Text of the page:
The status of Willie Alexander, a 74-year-old Clinton man suffering from Alzheimer's disease, was incorrectly described by police in Tuesday's editions. Alexander returned home within two days of his disappearance from Landover Mall in July. (Published 1/28/88)

An 80-year-old Fairfax County man who had Alzheimer's disease and had been missing since Thursday was found dead Sunday evening less than a mile from where he had apparently walked away from the family automobile, police said yesterday.

Passers-by discovered the body of George H. Stiff in the Huntley Meadows Park and Wildlife Preserve in southern Fairfax County. Stiff's daughter, Clara Wilson, said her father was "just sitting there against a log, just sitting there, like he was waiting . . . . "

Stiff apparently had been wandering outside in chilly weather. His wife Clara had left him in the car outside a friend's home while she was inside to discuss getting a companion to help care for her husband, Wilson said.

Northern Virginia Medical Examiner James C. Beyer said that Stiff died of exposure and hypothermia.

"He was totally unharmed, untouched," Wilson said. Stiff had had several strokes in addition to Alzheimer's, Wilson said.

Stiff is the third person apparently having Alzheimer's known to have wandered away in the Washington area in recent months.

One of the other two, a Prince George's County man, has not been found.

Alzheimer's, which afflicts 2.5 million to 3 million Americans, is a degenerative brain disorder that affects memory, speech and reasoning.

There is no cure or effective treatment.

In recent years, the number of people afflicted with the disease has climbed dramatically because people are living longer, according to Dr.Andrew Monjan, acting director of neuroscience and neuropsychology at the National Institute on Aging.

Police officers in the District, Maryland and Virginia said they have received dozens of calls about missing elderly people who are disoriented and confused. Police said most of these people are discovered in a short time. In recent months, however A 71-year-old Bethesda womanwith Alzheimer's symptoms was found in a Lord & Taylor store in the District, where she apparently had spent Christmas week. Police had been searching for Brigitte Pierre for seven days when they found her in a stairwell at the store. When discovered, Pierre told them she had little if any memory of her whereabouts for the week. A 74-year-old Clinton man with Alzheimer'swandered away from Landover Mall in July, according to Prince George's County police. The man, Willie Alexander, is still missing.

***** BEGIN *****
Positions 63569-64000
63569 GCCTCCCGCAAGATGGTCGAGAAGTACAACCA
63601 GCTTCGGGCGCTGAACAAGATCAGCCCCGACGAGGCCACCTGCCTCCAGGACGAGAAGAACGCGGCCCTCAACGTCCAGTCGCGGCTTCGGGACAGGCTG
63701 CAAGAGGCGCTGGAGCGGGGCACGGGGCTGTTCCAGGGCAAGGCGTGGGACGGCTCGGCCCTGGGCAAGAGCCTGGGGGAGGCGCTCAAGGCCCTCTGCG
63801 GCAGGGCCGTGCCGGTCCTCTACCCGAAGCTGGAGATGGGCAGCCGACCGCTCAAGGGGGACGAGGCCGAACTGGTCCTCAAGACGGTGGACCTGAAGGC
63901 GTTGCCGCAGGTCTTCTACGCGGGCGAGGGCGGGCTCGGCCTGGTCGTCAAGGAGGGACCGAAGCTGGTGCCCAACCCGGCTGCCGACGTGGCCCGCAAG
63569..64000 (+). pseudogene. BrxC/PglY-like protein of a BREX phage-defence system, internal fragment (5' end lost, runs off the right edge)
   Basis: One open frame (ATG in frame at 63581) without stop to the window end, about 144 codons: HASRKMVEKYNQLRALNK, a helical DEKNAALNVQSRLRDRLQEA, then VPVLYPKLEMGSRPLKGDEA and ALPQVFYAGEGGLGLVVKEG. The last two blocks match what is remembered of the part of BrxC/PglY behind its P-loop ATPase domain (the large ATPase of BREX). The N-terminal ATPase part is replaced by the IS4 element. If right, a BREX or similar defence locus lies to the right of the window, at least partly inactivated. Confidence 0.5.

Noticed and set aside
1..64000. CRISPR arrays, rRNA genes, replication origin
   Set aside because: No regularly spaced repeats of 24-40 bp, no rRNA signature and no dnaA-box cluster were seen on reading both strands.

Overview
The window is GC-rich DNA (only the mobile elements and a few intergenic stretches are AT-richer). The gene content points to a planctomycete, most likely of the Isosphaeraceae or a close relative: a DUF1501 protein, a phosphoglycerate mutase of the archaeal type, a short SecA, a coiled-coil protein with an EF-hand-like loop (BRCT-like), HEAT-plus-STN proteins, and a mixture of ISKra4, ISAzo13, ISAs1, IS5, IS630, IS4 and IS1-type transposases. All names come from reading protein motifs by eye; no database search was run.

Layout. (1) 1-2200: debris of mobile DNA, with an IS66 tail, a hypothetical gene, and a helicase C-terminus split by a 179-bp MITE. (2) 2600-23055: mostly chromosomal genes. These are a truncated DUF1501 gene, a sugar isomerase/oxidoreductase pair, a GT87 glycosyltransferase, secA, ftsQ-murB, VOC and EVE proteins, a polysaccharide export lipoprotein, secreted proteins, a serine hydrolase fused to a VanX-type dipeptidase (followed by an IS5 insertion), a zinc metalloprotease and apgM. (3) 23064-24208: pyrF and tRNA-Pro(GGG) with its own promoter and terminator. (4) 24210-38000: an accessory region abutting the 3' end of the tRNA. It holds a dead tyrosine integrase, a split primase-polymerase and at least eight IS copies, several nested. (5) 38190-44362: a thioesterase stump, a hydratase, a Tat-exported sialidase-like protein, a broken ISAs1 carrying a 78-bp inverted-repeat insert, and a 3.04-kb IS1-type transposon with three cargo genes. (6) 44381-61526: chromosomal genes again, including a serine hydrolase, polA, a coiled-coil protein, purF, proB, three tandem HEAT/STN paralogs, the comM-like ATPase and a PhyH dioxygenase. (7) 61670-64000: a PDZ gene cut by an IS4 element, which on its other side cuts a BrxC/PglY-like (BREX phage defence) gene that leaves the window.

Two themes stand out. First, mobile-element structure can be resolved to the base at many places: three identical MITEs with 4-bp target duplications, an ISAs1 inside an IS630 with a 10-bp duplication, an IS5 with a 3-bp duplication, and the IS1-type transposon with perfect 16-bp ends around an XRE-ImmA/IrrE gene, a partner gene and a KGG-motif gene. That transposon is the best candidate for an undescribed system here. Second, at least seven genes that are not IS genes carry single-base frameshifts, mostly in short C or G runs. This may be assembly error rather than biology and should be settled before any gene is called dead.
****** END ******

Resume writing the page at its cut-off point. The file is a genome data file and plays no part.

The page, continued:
As a person ages, the likelihood of contracting Alzheimer's disease increases. About 7 percent of people age 65 and older get the disease, and about 20 to 25 percent of those 85 and older have it, Monjan said.

The number of Americans 65 and older grew twice as fast as the rest of the population in the past two decades, and those 85 and older are expected to increase sevenfold by the middle of the next century, according to a report by the Senate Special Committee on Aging.

In 1985, there were 28.5 million Americans 65 and older, according to the U.S. Census Bureau, and there were 2.7 million Americans 85 years and older.

"For a number of years it was considered a rare disorder of the elderly," said Monjan.

"But in the last 10 to 15 years, we found that many things we considered part of the normal aging process . . . getting forgetful and losing your memory, were due to a pathological disease."

Fairfax police said that on Thursday and Friday, 35 officers searched within a three-mile radius of the Spring Drive home where Stiff was last seen.

Officer Judy Dailey, a department spokesman, said officers searched sections of Huntley Meadows, a 1,262-acre wetland, and used a helicopter and dog in the effort.

Wilson, who said her father was only three-quarters of a mile from the Spring Drive home, said she was "very, very puzzled" about why the search did not find him.

A World War II veteran and a retired education specialist at the former Department of Health, Education and Welfare, Stiff had lived in Fairfax for 36 years. He began showing the effects of Alzheimer's about four years ago, Wilson said.